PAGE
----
Note: This piece first appeared in Australian Guitar #128. Subscribe to our print edition here!
It’s not every day that a routine band interview turns into a meeting with a mythical interdimensional being who happens to play the guitar. Australian Guitar checks out this strangest of musical offerings. Words by Alex Wilson.
The Bakmaster, resplendent in glory as he is, is a creature of great imagination with a penchant for a pithy quote. “These days, musicians say less is more,” he clacks his beak gently. “But for me, more is more. I want music to be big, ambitious and all‑encompassing.”
And who is this Bakmaster? Ask him and he’ll tell you: “Grand observer, guide and oracle to the BaK universe. An interdimensional being hailing from Baklandia – the universe between universes, the space between spaces, the time between time and the void between existence and oblivion.”
BaK, then, is the vehicle for the Bakmaster’s musical output. It’s not so much a band (BaK has never performed live) but more an artistic concept. True to his role as a guide, BaK is a means for the multiverse to be captured artistically.
“It’s complete entertainment,” intones the Bakmaster. “Richard Wagner had a concept called Gesamtkunstwerk – it describes the bringing together of the musical, the visual and the conceptual into one complete artistic package.”
Accordingly, BaK’s latest musical output is more than just the EP, Flower. It also includes a comic book detailing the quest of the Orchid Hunter to find the rare BaK Orchid (and his encounter with the Bakmaster along the way). On top of this, Flower is accompanied by several artistic video clips that bring the listener more deeply into this intriguing multiverse.
To the average music fan, the songs on Flower can best be described using the Bakmaster’s favoured genre tag: ethno-prog. While claiming no particular influence, the Bakmaster’s guitar stylings are reminiscent of both John Petrucci of Dream Theater and Adam Jones of Tool. Compositionally, his songs walk a tightrope between progressive metal’s aggression and the scope of modern movie soundtracks. Orchestral and world music elements are as important in the sound of BaK as crunchy riffs.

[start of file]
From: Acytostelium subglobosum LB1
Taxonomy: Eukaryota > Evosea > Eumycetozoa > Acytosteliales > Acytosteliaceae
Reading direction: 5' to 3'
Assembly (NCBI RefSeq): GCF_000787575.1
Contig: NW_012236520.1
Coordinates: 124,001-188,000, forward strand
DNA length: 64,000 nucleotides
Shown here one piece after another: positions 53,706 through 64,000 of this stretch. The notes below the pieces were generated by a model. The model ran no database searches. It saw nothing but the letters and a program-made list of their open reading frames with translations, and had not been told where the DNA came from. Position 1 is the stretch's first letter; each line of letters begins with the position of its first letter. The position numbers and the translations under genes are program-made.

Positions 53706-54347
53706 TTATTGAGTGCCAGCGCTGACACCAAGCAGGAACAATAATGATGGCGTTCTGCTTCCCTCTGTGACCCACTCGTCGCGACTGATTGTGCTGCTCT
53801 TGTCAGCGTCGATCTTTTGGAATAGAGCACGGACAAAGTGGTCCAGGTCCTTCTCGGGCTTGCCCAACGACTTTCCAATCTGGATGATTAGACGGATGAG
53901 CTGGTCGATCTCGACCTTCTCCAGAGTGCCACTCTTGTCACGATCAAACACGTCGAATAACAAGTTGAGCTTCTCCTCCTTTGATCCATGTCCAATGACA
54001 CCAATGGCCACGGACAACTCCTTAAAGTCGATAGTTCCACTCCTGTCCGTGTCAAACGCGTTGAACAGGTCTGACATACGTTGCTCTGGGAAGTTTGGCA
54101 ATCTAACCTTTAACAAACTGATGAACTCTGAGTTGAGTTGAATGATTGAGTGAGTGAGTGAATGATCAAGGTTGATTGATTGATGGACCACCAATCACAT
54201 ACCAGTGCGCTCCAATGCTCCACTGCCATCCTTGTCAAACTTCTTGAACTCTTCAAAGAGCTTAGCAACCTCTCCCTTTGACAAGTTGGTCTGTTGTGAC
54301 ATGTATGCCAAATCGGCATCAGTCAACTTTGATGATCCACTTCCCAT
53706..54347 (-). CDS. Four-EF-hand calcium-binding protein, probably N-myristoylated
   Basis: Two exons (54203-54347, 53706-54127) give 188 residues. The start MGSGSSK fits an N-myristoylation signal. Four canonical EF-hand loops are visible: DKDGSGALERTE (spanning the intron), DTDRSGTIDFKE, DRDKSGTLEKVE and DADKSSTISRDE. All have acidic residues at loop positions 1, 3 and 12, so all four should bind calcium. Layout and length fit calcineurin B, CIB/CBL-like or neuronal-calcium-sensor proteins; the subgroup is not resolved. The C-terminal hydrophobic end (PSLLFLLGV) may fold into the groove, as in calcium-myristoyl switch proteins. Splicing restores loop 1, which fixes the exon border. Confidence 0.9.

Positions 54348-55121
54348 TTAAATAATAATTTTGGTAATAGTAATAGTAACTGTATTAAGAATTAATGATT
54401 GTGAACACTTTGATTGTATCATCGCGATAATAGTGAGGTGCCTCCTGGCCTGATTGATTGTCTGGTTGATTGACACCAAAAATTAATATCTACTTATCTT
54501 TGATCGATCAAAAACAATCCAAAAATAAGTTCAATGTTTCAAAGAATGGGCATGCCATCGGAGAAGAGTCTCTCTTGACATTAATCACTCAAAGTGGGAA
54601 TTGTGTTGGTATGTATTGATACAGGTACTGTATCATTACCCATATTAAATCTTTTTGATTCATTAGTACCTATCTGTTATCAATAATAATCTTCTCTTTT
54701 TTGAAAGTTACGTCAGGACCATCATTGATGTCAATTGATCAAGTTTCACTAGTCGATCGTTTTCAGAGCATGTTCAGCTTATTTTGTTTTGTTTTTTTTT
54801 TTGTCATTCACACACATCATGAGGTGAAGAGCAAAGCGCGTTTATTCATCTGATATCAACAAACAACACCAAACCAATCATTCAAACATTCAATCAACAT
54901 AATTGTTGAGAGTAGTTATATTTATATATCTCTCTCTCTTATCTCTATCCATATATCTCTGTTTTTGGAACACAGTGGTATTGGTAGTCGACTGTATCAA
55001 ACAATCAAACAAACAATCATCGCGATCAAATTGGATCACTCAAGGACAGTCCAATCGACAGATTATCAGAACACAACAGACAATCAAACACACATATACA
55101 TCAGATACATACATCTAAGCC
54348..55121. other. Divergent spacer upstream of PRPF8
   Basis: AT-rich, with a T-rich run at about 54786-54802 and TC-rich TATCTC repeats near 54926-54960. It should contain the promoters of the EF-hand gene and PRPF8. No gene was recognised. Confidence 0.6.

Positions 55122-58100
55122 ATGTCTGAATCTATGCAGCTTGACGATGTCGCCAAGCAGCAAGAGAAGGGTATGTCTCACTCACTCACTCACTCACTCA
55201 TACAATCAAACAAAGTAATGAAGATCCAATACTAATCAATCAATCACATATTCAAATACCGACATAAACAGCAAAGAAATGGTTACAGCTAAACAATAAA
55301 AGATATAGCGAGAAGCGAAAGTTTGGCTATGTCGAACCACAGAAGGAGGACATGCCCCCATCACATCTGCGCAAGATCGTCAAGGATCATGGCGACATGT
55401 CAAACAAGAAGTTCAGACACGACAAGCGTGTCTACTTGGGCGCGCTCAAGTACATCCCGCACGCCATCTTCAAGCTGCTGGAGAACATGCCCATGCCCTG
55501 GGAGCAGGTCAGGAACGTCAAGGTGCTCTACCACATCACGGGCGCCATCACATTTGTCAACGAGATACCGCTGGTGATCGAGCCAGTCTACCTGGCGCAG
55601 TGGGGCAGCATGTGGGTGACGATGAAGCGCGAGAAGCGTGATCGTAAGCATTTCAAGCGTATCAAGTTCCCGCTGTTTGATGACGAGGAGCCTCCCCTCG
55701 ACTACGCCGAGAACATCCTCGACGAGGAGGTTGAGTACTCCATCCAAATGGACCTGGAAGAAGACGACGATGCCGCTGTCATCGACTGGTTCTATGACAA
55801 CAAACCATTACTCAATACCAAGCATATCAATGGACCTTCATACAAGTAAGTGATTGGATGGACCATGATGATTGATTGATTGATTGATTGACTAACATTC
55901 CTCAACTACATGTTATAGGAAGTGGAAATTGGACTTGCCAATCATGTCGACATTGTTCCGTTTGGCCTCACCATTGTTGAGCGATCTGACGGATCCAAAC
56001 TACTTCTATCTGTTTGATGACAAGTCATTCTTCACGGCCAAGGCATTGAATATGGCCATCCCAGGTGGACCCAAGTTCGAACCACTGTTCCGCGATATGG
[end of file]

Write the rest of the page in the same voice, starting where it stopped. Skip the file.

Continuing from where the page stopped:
In terms of guitars used for the recordings, the Bakmaster has quite a collection – this is less than surprising, of course, considering he’s a being capable of transcending time and space. He speaks fondly of limited edition models by Suhr and Caparison, as well as two Jerry Jones sitars.
The Bakmaster has also taught himself to play the ba lama, sometimes called a saz. “It’s a Turkish stringed instrument,” the Bakmaster explains. “There are seven strings divided into courses of two, two and three. It can be tuned in various ways and takes different names according to its region and size. It’s like the lute or the oud, but has a much longer neck with movable microtonal frets.”
The Bakmaster has many more releases (he calls them ‘BaKpacks’) recorded, ready to go after Flower has spent some time in the world. At the moment, he’s most comfortable in the studio, working long hours with a mysterious German audio engineer, flown in from his home country to an undisclosed location to work with the Bakmaster.
Live performance hasn’t been on the agenda for the Bakmaster thus far. Given the complex nature of the music and the all-consuming nature of his amibition to represent Baklandia faithfully, the regular pub gig is just not going to cut it.
“I know this must sound odd to you, but if we’re going to play live, the first show will need to be a stadium show,” he says. “I’ve put too much into composing and writing this music and nurturing this world to have it be performed in a small location by a handful of people and a laptop. If and when we take it live, it’s going to need to involve lots of people and the right visual presentation to take you into that world.”